Tuesday, December 15, 2015

December to Remember

Entrepreneurship students take a Google Expedition to NASA Space Center and later to the Moon.

Virtual and Real Trips Away From the Classroom 

Business Students were fortunate to experience some new technology this past month with a visit from Google. Students tested the New Google Cardboard Device for the purpose of trying their first Google Expedition. An Expedition is akin to a virtual field trip. Business Students piloted the technology and then evaluated its applications both inside and outside of the classroom. 

Students travelled to The Congo, The Coral Reefs of The Florida Keys, NASA, and The Burj Kalifa Hotel to name a few. Students were impressed with Google's latest gadget and see the utility of the product as it is further developed.  

A smaller contingent of VEI Students travelled to Carlson High School to meet with their VEI Class. Students exchanged ideas and best practices. Carlson's insight as a more experienced VEI program proved very useful to THS Business Students.  They also planned for the February VEI Trade Show in Holland, MI and an April 2016 Trip to New York City.

Thursday, April 30, 2015

Want students to grow? Then leave the classroom.

“Learning is something students do, NOT something done to students.” Alfie Kohn 
Leaving the classroom is messy. But that is where the world is. Travelling with a group of high school students can be chaos. It is baptism by fire. Buses are late, phones die, plans change, the interpersonal drama…. But the mess is worth it.
As teachers, we do not leave the classroom and go into the world so we can be in charge and to dictate to students where they need to be at what time. I am not saying that it is wrong to keep an itinerary and to have structure, but the best learning, whether it is inside or outside of the classroom is when we discover something on our own; an insight about ourselves, an insight about the world, our purpose. When we are given an opportunity  and we see it and take action, that is growth.
We recently travelled to NYC with 35 students. It was messy. There was chaos. The trip started with logistical problems. Students did not understand that when I said, “Follow me,” they would be expected to keep up. There was stress. And all the while in the back-drop was this great unrelenting City. Student faces said, “Just tell me what to do. Tell me how to go about being in New York, step by step.”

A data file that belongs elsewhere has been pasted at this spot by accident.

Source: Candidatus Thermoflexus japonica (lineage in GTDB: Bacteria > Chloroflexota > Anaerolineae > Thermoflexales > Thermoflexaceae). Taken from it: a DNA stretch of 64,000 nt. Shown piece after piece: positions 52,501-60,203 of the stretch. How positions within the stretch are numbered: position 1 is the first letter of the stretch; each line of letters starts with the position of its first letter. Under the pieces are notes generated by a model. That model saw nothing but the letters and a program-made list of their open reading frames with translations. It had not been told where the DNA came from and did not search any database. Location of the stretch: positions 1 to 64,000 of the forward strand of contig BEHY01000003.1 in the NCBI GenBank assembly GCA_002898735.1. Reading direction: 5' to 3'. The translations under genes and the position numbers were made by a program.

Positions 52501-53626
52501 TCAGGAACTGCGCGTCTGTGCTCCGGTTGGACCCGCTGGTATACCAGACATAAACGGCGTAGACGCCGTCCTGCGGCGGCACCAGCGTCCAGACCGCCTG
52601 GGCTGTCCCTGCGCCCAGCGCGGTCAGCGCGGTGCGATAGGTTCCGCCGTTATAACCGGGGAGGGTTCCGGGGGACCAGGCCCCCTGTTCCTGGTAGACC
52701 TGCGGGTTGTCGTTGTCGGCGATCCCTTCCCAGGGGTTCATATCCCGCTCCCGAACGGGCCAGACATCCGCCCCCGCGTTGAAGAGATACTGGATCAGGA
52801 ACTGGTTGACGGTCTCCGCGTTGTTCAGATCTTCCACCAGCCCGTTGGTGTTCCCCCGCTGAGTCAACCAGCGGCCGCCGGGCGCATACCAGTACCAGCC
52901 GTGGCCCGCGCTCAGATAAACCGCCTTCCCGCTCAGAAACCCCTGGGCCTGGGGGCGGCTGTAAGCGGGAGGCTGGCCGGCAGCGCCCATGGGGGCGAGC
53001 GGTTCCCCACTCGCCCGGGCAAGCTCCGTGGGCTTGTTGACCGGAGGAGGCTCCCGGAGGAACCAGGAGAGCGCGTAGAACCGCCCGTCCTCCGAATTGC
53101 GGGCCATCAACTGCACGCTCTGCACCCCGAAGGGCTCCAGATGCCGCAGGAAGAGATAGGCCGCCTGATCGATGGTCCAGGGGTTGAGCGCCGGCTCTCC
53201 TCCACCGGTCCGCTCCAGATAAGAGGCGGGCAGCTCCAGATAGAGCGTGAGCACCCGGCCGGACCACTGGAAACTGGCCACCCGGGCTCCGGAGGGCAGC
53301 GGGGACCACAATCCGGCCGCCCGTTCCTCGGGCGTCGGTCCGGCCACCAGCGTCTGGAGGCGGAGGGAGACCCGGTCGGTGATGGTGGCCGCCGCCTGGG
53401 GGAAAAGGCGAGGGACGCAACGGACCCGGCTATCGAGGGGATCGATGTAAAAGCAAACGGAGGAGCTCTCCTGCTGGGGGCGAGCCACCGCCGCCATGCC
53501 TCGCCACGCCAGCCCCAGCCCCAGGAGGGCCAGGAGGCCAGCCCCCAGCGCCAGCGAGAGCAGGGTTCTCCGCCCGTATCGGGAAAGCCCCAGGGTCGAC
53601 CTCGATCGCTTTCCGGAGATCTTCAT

I am pleased to say that by the end of our trip a great deal of our students got it. Where on Day 1 they stuck close to the chaperones by Day 3 they could no longer be held back. Growth. Risk. Living. The best quote from the trip came in the form of a tweet: 
“When you have to use a planner to go to the bathroom at school, but you can take the subway in New York by yourself.  ALL ME."
Thank you #THSNYC15 for having the courage to take risks and grow.

Tuesday, April 28, 2015

The Times They Are a Changin'

Come gather ‘round people wherever you roam
Admit that the waters around you have grown
And accept it that soon you’ll be drenched to the bone
If your time to you is worth savin’
Then you better start swimmin’ or you’ll sink like a stone
For the times they are a-changin’

Bob Dylan - Times They Are A Changing

I teach in a place with little professional discourse. For whatever reason, right now, our staff is silent in staff meetings. By and large, we don’t speak up. I’m pretty certain that we aren’t the only school across the country like this. The reasons may be an entire Blog topic for another time.

That’s why it was refreshing to sit in on our first meeting in a long time, where more than a handful of people spoke up this past week. The issue was one that divided staff members. Lines were drawn, sides taken. Compared to the larger issue of teachers speaking up, the topic of the meeting is irrelevant.

It’s an understatement to say that the world is changing faster than ever. We now live in a time when it is hard to imagine the changes coming in the next five years. This is true in all careers; especially education.